Pitaya (Hylocereus spp.), also known as pitahaya, strawberry pear, or dragon fruit, is a fruit crop native to Central and South America that is now cultivated worldwide (Ortiz-Hernández and Carrillo-Salazar, 2012; Zee et al., 2004). The main cultivars include the white-fleshed pitaya (H. undatus), red-fleshed pitaya (including purple-fleshed pitaya) (H. ocamponis, H. costaricensis, and H. polyrhizus), yellow pitaya (H. megalanthus), and their hybrids, and they are commercially cultivated in tropical and subtropical regions (Mizrahi, 2015; Mizrahi et al., 1997; Ortiz-Hernández and Carrillo-Salazar, 2012). The white-fleshed pitaya ‘VN White’ is one of the major cultivars in southeastern Vietnam and Taiwan (Chiu et al., 2015; Food and Fertilizer Technology Center, 2018). Pitaya is regarded as a long-day plant (Jiang et al., 2012), and thus, in southern Taiwan, the natural reproductive period for white-fleshed pitaya is from summer until fall, with the first flowering typically in early May and the last in late September (Chiu et al., 2015; Hsu, 2004).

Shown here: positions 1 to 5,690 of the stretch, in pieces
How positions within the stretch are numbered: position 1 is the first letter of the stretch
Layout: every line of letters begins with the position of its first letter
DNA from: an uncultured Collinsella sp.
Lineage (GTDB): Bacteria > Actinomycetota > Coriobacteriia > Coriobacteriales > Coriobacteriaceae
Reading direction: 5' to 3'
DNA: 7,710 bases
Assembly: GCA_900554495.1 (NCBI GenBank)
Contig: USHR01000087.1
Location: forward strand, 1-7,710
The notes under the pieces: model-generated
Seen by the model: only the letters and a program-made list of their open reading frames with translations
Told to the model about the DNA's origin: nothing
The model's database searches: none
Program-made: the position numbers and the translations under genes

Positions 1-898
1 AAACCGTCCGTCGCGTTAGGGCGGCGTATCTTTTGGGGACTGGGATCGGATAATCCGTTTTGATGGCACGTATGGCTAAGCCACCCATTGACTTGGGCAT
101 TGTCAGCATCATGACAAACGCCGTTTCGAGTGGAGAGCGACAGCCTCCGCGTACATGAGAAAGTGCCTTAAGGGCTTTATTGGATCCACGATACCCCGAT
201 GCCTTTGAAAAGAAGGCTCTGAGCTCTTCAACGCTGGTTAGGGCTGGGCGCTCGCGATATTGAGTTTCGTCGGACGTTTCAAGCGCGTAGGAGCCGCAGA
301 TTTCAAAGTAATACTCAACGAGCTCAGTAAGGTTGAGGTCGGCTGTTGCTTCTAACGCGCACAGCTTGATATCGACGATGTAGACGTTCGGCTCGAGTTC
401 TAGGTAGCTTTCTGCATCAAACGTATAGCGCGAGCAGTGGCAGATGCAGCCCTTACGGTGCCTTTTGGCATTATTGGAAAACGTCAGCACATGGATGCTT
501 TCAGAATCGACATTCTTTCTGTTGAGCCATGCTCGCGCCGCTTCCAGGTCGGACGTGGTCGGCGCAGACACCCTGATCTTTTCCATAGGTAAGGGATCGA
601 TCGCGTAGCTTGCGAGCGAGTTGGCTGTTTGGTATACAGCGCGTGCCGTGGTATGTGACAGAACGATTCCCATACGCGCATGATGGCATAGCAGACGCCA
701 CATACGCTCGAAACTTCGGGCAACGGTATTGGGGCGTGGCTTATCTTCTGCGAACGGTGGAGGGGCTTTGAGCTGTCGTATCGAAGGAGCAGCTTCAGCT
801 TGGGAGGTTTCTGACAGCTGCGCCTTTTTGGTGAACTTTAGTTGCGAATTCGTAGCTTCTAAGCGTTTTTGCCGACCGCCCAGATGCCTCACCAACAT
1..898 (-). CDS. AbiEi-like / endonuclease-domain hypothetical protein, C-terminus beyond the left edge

Individual fruit bagging is a widely used practice in the open-field cultivation of white-fleshed pitaya in Taiwan to minimize the impact of pests on fruit appearance and to benefit peel coloration (Tran et al., 2015a). However, individual bagging is labor and cost intensive. Further, if opaque kraft paper bags are used, it is difficult to assess fruit maturity. In addition, poor ventilation and susceptibility to sooty mold (Phaeosaccardinula javanica) can further increase labor cost for postharvest cleaning (Chiu et al., 2015). Thus, alternatives to individual bagging are needed.